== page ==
Inventory Management Best Practices

May 10, 2022

No matter if it’s raw materials, work-in-process, or finished goods, how your organization manages inventory can play a critical role in the profitability and success of your business. The pandemic has created unprecedented challenges for many industries and their related supply chains. It is even more critical than ever that organizations wisely manage their inventory in terms of how they procure, protect, and use it efficiently in their business.  To help your organization understand how it can better manage its inventory, we’ve listed some best practices that we’ve seen our manufacturing and retail clients employ to ensure maximum efficiencies and associated profits are obtained.

Time to Automate?  One thing that the pandemic may have accelerated for some industries was the question of if (and when) automation would make sense for their organization. Major shifts in the labor force and the impact of the so-called “Great Resignation” have created a significant worker shortage across many industries as workers pursue other opportunities or leave the workforce altogether. While there have been numerous attempts to entice workers to come back or re-enter the workforce, a significant gap between current and pre-pandemic employment levels remains for many industries. If your organization was previously exploring the possibility of automation, now may be the time to act as it can ultimately translate into savings in terms of time, labor costs, and accuracy. Of course, the initial CapEx can be costly, and the ROI may take some time, however, with the ongoing labor shortage, the payback period may be significantly shortened.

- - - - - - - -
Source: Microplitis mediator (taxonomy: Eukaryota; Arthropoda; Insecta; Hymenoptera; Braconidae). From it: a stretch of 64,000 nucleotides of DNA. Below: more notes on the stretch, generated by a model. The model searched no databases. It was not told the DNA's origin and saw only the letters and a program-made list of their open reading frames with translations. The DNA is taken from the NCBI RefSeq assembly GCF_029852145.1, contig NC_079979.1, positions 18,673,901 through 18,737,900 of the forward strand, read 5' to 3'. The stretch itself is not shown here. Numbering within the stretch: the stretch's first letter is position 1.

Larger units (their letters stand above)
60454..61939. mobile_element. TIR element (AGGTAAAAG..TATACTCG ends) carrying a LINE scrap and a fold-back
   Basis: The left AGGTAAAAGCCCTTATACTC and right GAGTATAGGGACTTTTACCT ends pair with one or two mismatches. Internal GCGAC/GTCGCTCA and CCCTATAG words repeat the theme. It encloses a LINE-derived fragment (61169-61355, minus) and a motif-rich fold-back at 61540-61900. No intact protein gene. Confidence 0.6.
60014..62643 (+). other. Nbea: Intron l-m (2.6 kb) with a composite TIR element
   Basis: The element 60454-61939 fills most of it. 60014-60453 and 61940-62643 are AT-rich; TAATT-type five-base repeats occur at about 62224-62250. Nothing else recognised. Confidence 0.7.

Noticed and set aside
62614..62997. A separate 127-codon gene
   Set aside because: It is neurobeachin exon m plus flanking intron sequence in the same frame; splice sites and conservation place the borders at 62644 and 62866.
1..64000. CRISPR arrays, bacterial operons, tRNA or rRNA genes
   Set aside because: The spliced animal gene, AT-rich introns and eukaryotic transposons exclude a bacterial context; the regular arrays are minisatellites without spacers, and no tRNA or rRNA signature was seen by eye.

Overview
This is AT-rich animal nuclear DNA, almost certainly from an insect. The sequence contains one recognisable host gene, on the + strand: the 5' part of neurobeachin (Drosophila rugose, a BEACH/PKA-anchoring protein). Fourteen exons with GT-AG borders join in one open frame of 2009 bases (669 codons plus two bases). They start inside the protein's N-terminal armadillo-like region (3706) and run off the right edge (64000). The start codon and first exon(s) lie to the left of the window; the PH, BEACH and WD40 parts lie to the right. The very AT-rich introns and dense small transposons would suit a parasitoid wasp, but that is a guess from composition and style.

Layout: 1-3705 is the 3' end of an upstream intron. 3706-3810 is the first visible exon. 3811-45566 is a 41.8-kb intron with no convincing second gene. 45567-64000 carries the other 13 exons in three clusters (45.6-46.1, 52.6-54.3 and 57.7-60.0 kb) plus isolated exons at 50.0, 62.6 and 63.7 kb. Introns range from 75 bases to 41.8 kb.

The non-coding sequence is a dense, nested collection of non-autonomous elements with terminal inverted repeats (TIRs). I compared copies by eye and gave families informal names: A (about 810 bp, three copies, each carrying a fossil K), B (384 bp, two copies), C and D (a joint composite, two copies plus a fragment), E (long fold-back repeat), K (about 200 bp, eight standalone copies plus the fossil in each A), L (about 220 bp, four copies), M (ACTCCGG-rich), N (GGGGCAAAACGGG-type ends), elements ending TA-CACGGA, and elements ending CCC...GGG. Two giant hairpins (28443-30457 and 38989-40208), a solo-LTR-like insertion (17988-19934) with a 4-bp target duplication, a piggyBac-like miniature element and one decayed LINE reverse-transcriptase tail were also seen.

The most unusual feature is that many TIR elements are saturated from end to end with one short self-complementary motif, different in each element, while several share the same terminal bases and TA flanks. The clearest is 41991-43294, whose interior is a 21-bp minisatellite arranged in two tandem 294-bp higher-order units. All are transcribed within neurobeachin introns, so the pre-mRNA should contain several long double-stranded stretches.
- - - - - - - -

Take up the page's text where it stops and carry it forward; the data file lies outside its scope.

Develop a Solid Audit Strategy.  While the annual inventory count may seem like a necessary evil, it is a critical step in determining the overall profitability of your organization and identifying other potential issues, such as inventory shrink when there is a significant gap between expected and actual inventory levels. Utilizing employees to conduct physical counts is a common practice but may not be the most efficient, popular, or cheapest route to take. Some employees may have already worked a full week and may hastily count just to “get it done”. This method could also require substantial overtime pay and the shutting down of operations.  Cycle counts may be a better option to consider as counting your highest value items in more regular intervals than lower value items could help with reducing the overall cost of audits and eliminate the need to shut down operations. In either case, organizations need to find the most efficient method and schedule the requisite time to conduct it.

Conduct Regular Supply Chain Audits. Perhaps another area of exposure that the pandemic brought about was the fragility of an organization’s supply chain and some of the dependencies and inefficiencies that existed within it. As an example, operations that require a lot of assembly most likely have multiple suppliers or manufacturers from which they order products or raw materials. Consider plotting out key areas and audit suppliers by measuring lead times, comparing cost, and identifying any negative trends such as customer returns, defective products, and significant drops in sales velocity within a particular SKU or group of products.